His team also proposed revitalized volunteer recruitment efforts; adding membership benefits; hiring a staff member to oversee operations; revamping the board's structure and adding new members to cover knowledge gaps; and building brand awareness.

The second team, led by Lauren Guillerman, advisor, Fearnley Offshore, included Paul Chapman, managing director, Human Capital; Charles Elsea, grain merchandiser, The Scoular Company; Mark Olivier, vice president, Rivington Holdings, LLC; and Britton Russell, financial planning analyst, Shell Oil Company. They proposed a more grass-roots approach with five regional chapters aligned with the system's neighborhood libraries, board committees with specific responsibility areas, marketing improvements and a new online sales platform, including the Neatoscan system.

Each team presented its recommendations to The Friends board in May.

“We were impressed with the sophistication of the reports,” said Doug Havlik, president of The Friends board and a 2000 Rice graduate. “The reports were huge catalysts for change, which we really needed. The board was confident in the presentations and thus in our decision to make changes.”

Favorable outcomes

Neatoscan was implemented in June 2013, based on a monthly percentage of sales that has never exceeded 2.5%. The Friends' annual revenues from online book sales are estimated to increase from $12,000 to $150,000, McNeilly said. “This is huge when you consider our annual donation to the library system is typically around $50,000. Our average price has been lowered but we are now selling 13,000 books instead of 1,000 books per year.”

Next, the board canceled its annual book sale, which it had hosted for 35 years. “This was a big leap of faith because that's what we've been known for,” McNeilly said. Holding multiple, smaller sales within different communities provides a “great opportunity to market the organization.” The first community book sale was Jan. 23-25 at Resurrection Metropolitan Church in the Heights. It netted roughly $24,000.

At McNeilly's invitation, fellow Rice MBA alum Matt Marquart, an “advertising/marketing guru” who recently started his own advertising firm, HandBuiltBrands, joined the board and has created a new website (www.friendsofhpl.org) and established a social media presence.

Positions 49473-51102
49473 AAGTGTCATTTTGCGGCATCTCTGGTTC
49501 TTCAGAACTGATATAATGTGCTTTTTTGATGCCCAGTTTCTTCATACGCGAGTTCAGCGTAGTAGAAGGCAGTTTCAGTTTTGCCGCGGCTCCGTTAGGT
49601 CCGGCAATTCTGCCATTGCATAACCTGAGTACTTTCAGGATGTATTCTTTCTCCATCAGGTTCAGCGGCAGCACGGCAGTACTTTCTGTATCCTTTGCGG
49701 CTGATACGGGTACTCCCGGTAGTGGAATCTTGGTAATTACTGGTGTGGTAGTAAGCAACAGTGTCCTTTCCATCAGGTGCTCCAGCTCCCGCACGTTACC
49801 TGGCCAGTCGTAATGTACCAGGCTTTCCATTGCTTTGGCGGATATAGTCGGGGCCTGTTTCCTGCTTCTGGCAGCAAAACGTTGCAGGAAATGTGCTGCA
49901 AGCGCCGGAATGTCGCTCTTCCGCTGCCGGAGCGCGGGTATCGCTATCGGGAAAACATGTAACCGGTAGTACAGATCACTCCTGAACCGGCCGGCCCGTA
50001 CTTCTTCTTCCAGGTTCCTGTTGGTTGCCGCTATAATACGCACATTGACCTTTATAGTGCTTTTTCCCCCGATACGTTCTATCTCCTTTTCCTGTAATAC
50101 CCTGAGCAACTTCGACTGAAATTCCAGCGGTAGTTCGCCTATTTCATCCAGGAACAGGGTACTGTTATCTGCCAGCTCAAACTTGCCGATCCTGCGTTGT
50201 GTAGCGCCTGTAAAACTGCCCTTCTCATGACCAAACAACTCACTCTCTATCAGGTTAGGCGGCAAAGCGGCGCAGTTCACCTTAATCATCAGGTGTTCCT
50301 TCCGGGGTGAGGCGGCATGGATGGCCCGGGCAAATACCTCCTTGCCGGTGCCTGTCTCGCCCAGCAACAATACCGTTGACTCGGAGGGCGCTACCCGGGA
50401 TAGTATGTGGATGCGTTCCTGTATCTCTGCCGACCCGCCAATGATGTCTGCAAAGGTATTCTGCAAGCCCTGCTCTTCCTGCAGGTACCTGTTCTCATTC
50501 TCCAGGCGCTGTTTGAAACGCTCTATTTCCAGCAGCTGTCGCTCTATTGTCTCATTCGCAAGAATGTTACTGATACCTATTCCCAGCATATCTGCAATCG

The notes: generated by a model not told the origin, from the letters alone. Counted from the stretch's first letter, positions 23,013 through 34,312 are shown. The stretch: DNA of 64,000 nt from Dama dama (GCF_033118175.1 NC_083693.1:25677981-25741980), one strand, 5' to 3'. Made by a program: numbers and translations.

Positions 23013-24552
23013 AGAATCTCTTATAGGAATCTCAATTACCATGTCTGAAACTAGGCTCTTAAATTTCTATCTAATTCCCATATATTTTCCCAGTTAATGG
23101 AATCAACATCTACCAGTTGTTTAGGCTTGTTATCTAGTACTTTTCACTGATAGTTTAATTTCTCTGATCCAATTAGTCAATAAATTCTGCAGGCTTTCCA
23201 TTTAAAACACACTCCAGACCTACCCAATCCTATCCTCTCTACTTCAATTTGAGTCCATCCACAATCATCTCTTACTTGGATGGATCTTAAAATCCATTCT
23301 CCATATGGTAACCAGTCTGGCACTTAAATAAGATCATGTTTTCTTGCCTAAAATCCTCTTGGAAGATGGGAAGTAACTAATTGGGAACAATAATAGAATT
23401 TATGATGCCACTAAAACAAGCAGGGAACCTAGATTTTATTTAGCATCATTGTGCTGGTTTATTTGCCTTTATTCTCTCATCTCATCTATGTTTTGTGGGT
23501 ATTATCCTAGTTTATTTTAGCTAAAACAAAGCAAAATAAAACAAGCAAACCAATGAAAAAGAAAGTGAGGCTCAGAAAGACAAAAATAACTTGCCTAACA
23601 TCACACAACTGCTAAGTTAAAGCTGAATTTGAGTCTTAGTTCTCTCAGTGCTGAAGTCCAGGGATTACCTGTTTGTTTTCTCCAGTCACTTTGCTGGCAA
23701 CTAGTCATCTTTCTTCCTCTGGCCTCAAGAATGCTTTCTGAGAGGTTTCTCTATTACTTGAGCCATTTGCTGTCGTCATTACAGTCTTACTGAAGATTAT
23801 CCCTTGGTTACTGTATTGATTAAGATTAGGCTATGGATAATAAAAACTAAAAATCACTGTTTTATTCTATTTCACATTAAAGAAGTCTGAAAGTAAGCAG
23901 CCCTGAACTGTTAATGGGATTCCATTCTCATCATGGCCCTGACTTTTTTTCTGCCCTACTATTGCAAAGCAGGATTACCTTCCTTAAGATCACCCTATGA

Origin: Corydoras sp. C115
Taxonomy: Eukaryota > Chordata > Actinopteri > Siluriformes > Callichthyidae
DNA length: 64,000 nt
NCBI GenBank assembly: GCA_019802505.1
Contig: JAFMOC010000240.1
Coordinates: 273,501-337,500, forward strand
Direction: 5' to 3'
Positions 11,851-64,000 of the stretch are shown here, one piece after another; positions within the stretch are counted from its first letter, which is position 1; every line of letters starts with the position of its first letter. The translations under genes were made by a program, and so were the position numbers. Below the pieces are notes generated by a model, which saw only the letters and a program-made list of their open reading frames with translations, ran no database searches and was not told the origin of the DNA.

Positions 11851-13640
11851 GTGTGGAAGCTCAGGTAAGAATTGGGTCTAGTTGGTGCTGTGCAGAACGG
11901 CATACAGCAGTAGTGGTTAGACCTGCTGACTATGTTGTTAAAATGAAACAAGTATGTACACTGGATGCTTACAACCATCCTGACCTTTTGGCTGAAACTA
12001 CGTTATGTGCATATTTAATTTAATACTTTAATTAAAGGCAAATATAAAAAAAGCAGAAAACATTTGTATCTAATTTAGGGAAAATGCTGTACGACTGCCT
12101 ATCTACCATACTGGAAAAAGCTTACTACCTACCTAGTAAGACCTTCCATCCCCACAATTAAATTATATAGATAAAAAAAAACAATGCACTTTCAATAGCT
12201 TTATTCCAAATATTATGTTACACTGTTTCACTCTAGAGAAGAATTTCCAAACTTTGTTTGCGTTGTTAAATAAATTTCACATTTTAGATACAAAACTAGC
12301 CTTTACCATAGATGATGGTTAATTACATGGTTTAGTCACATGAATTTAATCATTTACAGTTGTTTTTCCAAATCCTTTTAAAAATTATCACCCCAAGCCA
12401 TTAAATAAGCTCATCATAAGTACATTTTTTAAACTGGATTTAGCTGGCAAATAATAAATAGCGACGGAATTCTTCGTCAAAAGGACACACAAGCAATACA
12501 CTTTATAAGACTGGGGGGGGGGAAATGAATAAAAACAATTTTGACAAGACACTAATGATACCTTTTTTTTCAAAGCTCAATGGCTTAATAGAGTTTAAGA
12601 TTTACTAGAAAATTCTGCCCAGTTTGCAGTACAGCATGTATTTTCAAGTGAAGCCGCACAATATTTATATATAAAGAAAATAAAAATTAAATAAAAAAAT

A staff member was hired in January to oversee warehouse operations, and Havlik is anticipating a donation from his employer, Superior Energy Services, to help cover wages. Also in January, the board held its first retreat where it set five concrete objectives through June 2015.

The nonprofit now counts 300 volunteers among its ranks due to relationships The Friends established with Volunteer Match, Volunteer Houston and high school student groups. Membership benefits have been added, including T-shirts and discounts to book sales.

The organization's board structure has been revamped to include officers with specific responsibilities and committees. Five new members have joined the board, including Marquart, Guillerman, who is heading up membership and volunteers efforts, and Rice MBA student Paul Cannings, who is in the Board Fellows program.

“The problem wasn’t a lack of ideas,” said McNeilly. “The problem was finding the people with the energy and right skill set to implement change. For example, no one on the board was looking at longitudinal trends to see how operations were affecting the bottom line. Ultimately, our job is to make a donation to the library so maximizing our income is our mission, to a point.”

(In 2013, The Friends donated more than $147,000 to the HPL System to support children's reading and after-school programs, programming, and employee recognition, recruitment, training and development.)

McNeilly said his team members drew from their cost accounting and marketing classes “but the single most helpful class was change management. I never appreciated how challenging it is to effect change and the need to communicate those changes multiple times or else the message will get lost.”

He also credited Professor VanHorn for helping the team visualize where the organization stood at the beginning of Capstone (the smaller bubble) and where it could be (the much larger bubble). “He showed us that a mission statement is very tangible; something you can measure and track.”

McNeilly said the most significant outcome for The Friends, aside from a projected increase in revenues and larger annual contributions to the Houston Public Library System, is a greater energy.

“The fixes we had to make needed to touch every piece of the group. There was always a core group of passionate individuals in The Friends, and the changes made over the past year allowed that passion to be productive for the library.”

— Kyle W. Fake